There have been numerous posts, articles, and comments on Muslims in Congress. While I clearly understand the phobia behind these comments, I have to wonder, historically, what are the truths behind these fears.
This country was founded on immigration. If it wasn’t, you would not be reading this commentary in the language it is written. This country was settled by immigrants who were seeking freedom from a variety of persecutions, including religious persecution. While we were founded on immigration, we have never been overly inclusive or accepting. Our founding fathers nearly decimated an entire indigenous people. Our founding fathers also brought slaves and the slave trade to this country. The phrase “Chinaman’s chance in Hell” is the result of the White construction manager’s placing no value on the life of a Chinese laborer during the construction of the Transcontinental Railroad. Among the more dangerous duties the Chinese were given was the task of placing nitroglycerin charges, a job that had a very high mortality rate. As late as the 19th and early 20th centuries one could see signs that read, “No Irish Need Apply.” For those of you old enough to remember and for those of you who aren’t, when John Kennedy ran for President of the United States in 1960-61, there was a real fear of a Catholic in the White House. The paranoia was that the Pope eventually would be running the country. To date, Kennedy is the only Catholic ever elected President, and he was assassinated while in office in 1963.
How many of these paranoias have panned out? The indigenous people of this country are no longer being persecuted; as a matter of fact, some of the most profitable casinos are owned by Native American tribes. The persecution of Blacks in this country has abated. If you truly think Blacks are still being persecuted, read a previous blog entitled, “Is the Criminal Justice System Racists?” The Irish and Chinese have assimilated into our population as have most other immigrant peoples who came to this country for a better life. The Catholic paranoia in Congress seems to have abated, as approximately 30% of the 116th Congress members are Catholic.
Women were not readily included in our culture in the early history of the United States. They couldn’t own property, they were very limited in what jobs they could hold, and they didn’t get the right to vote until 1920 — 52 years after slaves (males) were given the right to vote in 1868. Now I am not suggesting that Blacks effectively had the right to vote in 1868, but the language of the 14th Amendment granted that right, which was more than White women had at that time. These are just a few examples of our history of lack of inclusion.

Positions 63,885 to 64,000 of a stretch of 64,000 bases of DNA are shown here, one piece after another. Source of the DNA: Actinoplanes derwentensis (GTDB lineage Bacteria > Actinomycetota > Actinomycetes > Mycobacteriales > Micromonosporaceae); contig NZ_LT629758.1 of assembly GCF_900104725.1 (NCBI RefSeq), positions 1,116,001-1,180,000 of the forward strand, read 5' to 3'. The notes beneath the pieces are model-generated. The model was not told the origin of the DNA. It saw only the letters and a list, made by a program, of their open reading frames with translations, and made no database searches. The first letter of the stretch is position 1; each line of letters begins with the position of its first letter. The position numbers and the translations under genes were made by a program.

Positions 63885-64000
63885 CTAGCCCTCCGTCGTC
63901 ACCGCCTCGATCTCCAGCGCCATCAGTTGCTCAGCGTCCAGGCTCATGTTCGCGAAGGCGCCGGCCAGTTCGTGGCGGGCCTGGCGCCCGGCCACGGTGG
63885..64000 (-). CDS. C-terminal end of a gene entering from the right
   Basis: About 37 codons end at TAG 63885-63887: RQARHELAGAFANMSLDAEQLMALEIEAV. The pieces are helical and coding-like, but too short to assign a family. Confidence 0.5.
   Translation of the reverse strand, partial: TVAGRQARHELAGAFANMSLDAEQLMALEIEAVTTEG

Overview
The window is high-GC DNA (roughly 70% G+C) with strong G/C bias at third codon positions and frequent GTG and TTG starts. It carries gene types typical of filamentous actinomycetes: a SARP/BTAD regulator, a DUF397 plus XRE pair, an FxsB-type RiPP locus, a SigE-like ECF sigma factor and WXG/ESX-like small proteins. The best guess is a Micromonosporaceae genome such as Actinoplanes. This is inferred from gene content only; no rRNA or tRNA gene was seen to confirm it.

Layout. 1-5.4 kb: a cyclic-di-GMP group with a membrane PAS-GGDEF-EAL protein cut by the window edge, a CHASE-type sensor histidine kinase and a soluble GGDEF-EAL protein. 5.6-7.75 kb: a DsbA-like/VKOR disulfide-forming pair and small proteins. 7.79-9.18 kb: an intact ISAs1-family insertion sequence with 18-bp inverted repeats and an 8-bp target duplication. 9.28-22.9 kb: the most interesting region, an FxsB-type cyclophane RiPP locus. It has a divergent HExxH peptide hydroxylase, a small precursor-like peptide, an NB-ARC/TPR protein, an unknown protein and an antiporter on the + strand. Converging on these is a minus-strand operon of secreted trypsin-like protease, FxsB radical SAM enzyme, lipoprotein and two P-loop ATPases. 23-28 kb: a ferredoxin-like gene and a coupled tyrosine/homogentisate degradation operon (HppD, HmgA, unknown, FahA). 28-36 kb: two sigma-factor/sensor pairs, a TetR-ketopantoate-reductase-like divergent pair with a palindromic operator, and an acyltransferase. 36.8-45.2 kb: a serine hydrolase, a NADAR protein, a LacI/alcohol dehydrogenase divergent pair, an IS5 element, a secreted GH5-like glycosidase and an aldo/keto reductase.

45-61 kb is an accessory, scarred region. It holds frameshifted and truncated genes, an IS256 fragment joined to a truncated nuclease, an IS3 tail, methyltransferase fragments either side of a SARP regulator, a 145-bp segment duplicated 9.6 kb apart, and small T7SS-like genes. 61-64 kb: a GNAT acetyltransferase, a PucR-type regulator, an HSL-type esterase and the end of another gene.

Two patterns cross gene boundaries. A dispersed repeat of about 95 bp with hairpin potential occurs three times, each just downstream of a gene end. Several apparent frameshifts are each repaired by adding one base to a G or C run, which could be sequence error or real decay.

So, this brings us to today. Social media is awash with anti-sentiment directed towards the two Muslim Congresswomen in the 116th Congress. First term Congresswoman Iinan Omar is very outspoken and wears a traditional Hijab. First term Congresswoman Rashida Tlaib is also outspoken but does not wear traditional Muslim female head covering. Lumped in this group is first term Congresswoman Alexandra Ocasio Cortez. Some social media postings have identified her as Muslim, also.
What is the problem that has caused these women to be targets, not only in social media, but also from within Republican leadership? Is it the fact that they are Muslim? Cortez is clearly not, she is Catholic. Five-term Congressman Andre Carson from Indiana is also Muslim, but you don’t hear anything about him, either now or in his past five re-election campaigns. Is it the fact that Omar wears a traditional Muslim headpiece? This is an expression of her faith. How is this different from a Catholic wearing a cross or a Jew wearing a yarmulke? Is it because these Congresswomen are outspoken? Is it because these women are first term Congressional members and have not paid their dues? Is it because they are female? Is it because they are Democrats? Is it because they are different? Or, is it because they are all of the above?
These are all questions of introspection. You, gentle reader, must make a value judgement. You make them all the time. Every time you process a piece of information, you make a judgement. Do you have to justify your judgement? NO! You just have to live with it.
If we want our Country’s leadership to continue as it has for the past 200 years or so, then we don’t need any diversity. If we want our country’s direction to be driven by old White guys, then we don’t need any diversity. If we want women to be seen but not heard and kept at home, barefoot and pregnant, then we don’t need any diversity. Data from 2012 indicates that Whites made up approximately 63% of the U.S. population, followed by Hispanics at approximately 17% and Blacks at approximately 13%. The United States is 51% female, but women comprise only 25% of the Senate and only 23% of the House. Women hold more seats in the House and Senate than ever before. Minorities have made advances in the electorate at both the State and Federal levels. There is no reason to believe this trend will not continue.
We, as human beings, are the aggregate of our life’s experiences. These experiences influence how we approach any situation, which includes our thought process and our decision-making process. Prejudice is learned. There is no prejudice gene. Prejudice is rooted in fear. What we as individuals should do first is to address our own fears and stop blaming what happens on someone else. Maybe then we could move forward as a society.